Project Maiko: Adding and Adjusting Outfit Weights

This is part 3 of the Project Maiko guide to outfit topology and vertex weights.

Part 1: Creating the Base Bodysuit

Part 2: Understanding Outfit Details and Weights

The previous posts focused on constructing good topology. Now we will reap the rewards and get our outfit moving with the body.

This post shows a step-by-step workflow for copying vertex weights from a body to its clothing, and then adjusting them to work properly. This is not about how to use Weight Paint mode or it's tools, it is about what to do with those tools to get good results. It assumes you have basic knowledge of Blender 2.69's tools and interface, a rigged body to work with (I'm using one from MakeHuman), and some sort of close-fitting outfit. Working off an already rigged body is a good way to learn, but if you have no experience with Weight Painting or Rigging, look up basic tutorials first.

Things to keep in mind

Since the knee joint's bones only rotate around one axis (allowing forward and backward motion), the vertices at the knee can only move in those same directions. You could not get them to move towards or away from the camera without expanding your rigging.

Since the knee joint's bones only rotate around one axis (allowing forward and backward motion), the vertices at the knee can only move in those same directions. You could not get them to move towards or away from the camera without expanding your rigging.

You should be using an Armature Modifier with Vertex Groups checked to attach your character to your rig, not the older parenting method.

Vertex weights transfer movement from the rotation of bones to vertices in groups associated with those bones. This means that no amount of weight adjustments will allow you to get your vertices to move in any directions other than what the bones provide. Always work to understand exactly which ways your bones can move in any given area before making adjustments, or you will waste time trying to paint your vertices to deform in ways they cannot. Advanced rigs often involve correctional or tweak bones, which can pull vertices in new directions. Clothing rigs or Shape Keys and Drivers can also be used, but those are all more advanced options.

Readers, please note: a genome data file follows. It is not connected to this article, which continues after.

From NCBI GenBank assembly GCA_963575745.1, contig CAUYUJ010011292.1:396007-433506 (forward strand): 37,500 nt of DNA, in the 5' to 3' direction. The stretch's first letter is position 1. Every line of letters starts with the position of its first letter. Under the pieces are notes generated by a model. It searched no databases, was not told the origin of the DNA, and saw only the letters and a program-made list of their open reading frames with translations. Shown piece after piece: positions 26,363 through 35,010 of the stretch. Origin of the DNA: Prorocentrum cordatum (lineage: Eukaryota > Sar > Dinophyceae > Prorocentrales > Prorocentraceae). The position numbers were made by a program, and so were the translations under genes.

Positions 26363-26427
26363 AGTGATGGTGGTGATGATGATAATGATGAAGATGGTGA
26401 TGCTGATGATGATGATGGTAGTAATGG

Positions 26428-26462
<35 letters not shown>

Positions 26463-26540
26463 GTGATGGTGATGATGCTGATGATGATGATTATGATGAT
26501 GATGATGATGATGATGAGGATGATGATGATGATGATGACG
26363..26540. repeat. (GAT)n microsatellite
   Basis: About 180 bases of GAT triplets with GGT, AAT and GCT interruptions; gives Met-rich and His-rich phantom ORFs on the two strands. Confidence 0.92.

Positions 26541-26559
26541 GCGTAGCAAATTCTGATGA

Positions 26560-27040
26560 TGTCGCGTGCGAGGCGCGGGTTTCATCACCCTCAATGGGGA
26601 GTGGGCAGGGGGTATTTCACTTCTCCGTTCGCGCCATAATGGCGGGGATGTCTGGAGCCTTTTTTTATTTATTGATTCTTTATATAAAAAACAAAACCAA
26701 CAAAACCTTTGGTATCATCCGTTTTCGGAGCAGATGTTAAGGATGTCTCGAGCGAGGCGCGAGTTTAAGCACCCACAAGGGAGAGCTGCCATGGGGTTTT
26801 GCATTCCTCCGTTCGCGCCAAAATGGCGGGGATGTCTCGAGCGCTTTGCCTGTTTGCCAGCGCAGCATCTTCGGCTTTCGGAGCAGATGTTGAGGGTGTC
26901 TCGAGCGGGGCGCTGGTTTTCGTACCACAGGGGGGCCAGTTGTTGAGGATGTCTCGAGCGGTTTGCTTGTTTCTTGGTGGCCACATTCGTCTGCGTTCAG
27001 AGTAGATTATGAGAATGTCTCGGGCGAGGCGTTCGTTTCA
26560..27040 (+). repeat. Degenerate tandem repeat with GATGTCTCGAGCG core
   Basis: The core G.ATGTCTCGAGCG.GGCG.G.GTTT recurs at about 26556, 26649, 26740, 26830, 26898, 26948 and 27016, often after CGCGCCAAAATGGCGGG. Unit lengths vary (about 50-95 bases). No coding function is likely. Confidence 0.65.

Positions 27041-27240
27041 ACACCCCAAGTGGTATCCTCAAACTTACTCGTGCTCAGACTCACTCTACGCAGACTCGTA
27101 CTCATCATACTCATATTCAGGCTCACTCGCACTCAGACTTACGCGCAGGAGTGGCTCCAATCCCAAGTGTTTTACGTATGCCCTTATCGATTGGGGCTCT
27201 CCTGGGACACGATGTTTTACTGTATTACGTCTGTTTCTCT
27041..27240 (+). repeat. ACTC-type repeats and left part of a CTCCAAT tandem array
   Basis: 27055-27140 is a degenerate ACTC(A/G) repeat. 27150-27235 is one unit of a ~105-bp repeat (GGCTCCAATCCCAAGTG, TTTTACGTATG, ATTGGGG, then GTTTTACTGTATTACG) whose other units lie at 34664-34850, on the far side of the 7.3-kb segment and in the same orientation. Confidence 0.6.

Vertex weights alone cannot produce entirely realistic cloth movements, such as a sleeve pulling back from the wrist when you bend your elbow, bunching, or folding. They move vertices only, which means faces will change size in deforming areas. This will stretch your outfit (and it's textures) at those points, and not in a realistic way. If you are going for precise realism, you will again need more advanced rigging and/or cloth simulation.

If your body has features such as corrective shapekeys, these will not have been copied to your clothing, and so you may need to make your own.

Setting up the weights

1: Check your mirroring

If your mesh is symmetrical, you will want to take advantage of the X mirror option when weight painting. Apply your mirror modifier before copying any weight groups. If you applied it earlier and changed anything on your mesh, be sure to check that your sides are still mirroring properly. Do this by selecting them and then mirroring the selection. If it fails to mirror anything, then figure out what areas are not symmetrical and fix them before continuing.

2: Copy Weights from body

Put the clothing and the body into Weight Paint mode. Select the body, then shift-select the clothing second. Use the Transfer Weights tool, and transfer all groups to the nearest face.

3: Make rigid areas rigid

Any areas that are not supposed to deform need to have weights from only a single bone. If they have weights from no bones, then they will be left behind when moving any bone further up the hierarchy. Either delete the area from all but the desired bone's group, or set the strength of the other groups to zero. The actual weight on the area does not matter, as long as it only has weights from one bone on it.

The foot bone's vertex group has weight on the boot's front plates, which causes them to stretch. Once the foot's weight is removed from the front plates, they stay rigid.

The foot bone's vertex group has weight on the boot's front plates, which causes them to stretch. Once the foot's weight is removed from the front plates, they stay rigid.

4: Make weights consistent on loops that must stay parallel

To maintain the shape of the horizontal ridge, each vertex of the selected loops must have the same weights as those directly above or below them. The weights can be different for those to the side. This will allow the ridges to stretch horizontally, but not stretch apart vertically.